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Half of the foster carers consider giving up their role due to the cost of living crisis

Half of foster carers consider giving up role due to cost of living crisis

Published by Willis Palmer, 2022

Over half of foster carer respondents to a recent survey said they are considering giving up fostering due to the impact of the cost of living crisis.

More than 1,000 foster carers took part in the FosterWiki cost of living crisis survey and 89% said they are having to cut back on money spent on the children, impacting on food, heating, travel and activities, and 2.5% had resorted to food banks. Fifty-four per cent of the foster carers questioned have said they are considering giving up fostering as they will be left with no alternative.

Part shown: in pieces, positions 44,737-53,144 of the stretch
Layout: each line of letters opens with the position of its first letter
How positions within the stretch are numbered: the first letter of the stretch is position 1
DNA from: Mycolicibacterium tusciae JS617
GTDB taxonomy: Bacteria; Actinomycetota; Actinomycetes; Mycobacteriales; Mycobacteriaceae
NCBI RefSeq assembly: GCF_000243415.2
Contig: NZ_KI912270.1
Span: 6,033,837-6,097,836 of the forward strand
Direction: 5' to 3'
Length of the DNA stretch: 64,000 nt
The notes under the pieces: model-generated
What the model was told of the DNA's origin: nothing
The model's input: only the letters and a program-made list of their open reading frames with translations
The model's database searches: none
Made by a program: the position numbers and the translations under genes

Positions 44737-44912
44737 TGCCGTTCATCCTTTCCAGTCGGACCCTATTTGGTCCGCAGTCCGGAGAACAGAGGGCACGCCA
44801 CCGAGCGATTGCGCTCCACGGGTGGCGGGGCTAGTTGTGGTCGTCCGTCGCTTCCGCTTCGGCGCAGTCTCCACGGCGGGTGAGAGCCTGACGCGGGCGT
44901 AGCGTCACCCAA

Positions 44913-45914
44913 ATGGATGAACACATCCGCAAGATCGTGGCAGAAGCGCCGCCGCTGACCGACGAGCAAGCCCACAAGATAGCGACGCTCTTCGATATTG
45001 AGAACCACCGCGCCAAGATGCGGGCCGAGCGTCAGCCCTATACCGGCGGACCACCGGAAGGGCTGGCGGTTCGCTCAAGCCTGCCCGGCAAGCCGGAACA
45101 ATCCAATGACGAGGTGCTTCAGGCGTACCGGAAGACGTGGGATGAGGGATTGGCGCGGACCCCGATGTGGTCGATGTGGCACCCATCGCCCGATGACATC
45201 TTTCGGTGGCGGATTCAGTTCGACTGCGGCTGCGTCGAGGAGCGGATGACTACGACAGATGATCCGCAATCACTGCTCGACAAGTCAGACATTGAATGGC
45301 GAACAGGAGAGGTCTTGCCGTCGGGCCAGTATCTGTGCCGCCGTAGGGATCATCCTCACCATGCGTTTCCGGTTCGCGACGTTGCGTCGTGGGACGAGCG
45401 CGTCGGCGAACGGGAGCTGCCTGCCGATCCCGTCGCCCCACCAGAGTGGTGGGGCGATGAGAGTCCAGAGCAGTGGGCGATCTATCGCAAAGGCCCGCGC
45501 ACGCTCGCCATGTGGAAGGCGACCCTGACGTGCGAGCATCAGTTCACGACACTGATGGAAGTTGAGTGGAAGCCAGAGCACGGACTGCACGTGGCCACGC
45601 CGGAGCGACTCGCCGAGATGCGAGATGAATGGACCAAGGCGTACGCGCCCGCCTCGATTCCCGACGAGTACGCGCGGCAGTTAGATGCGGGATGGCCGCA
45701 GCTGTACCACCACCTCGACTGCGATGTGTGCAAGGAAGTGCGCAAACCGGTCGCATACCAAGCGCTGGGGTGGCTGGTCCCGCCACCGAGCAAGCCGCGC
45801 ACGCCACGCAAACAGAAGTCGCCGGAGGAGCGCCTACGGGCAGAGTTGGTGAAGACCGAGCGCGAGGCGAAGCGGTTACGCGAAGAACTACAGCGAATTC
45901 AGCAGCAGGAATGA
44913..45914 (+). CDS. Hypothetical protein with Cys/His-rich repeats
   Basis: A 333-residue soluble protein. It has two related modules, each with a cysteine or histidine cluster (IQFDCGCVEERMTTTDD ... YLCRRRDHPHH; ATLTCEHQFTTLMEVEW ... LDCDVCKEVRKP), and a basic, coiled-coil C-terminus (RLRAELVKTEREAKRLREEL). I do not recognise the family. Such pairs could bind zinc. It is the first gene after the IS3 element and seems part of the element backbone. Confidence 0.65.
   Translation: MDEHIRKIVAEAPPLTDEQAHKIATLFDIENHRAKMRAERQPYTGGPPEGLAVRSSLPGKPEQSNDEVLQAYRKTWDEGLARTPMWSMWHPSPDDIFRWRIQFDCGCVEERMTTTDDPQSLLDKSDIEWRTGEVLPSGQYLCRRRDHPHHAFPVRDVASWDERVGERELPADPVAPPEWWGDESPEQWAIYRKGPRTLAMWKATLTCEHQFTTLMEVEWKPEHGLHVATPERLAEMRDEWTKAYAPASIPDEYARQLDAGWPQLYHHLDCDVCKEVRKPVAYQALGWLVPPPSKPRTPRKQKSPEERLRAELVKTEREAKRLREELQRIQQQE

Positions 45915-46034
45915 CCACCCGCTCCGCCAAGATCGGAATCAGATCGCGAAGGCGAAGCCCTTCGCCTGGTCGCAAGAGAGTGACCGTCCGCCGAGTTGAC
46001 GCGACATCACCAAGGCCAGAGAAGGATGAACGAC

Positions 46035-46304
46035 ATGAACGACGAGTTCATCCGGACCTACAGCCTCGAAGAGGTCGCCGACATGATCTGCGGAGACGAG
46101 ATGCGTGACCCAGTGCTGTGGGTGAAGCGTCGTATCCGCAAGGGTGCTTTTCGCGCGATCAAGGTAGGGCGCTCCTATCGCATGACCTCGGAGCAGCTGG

In 2021 The Fostering Network conducted their State of the Nation’s Foster Care survey which found that 59% of foster carers said that their fostering allowance and expenses did not meet the full costs of looking after their fostered child.

Recruiting and retaining sufficient numbers of foster carers, with the skills, capacity, motivation, and resilience to provide children with what they need to thrive remains challenging and without adequate remuneration in an economy in crisis is not going to be possible, the report by FosterWiki finds.

The survey reveals a sector in crisis:

  • 97% said they are significantly impacted by the cost of living crisis
  • 87% reported that they have had no financial help at all
  • 86% reported no help or any discounted rates on their council tax
  • 71% saying the travel allowances don’t cover transporting children
  • 23% said they don’t even get paid fuel allowances
  • Nearly 40% of foster carers have no other income, fostering is their main job and only source of income.

Read the full story on the Willis Palmer website here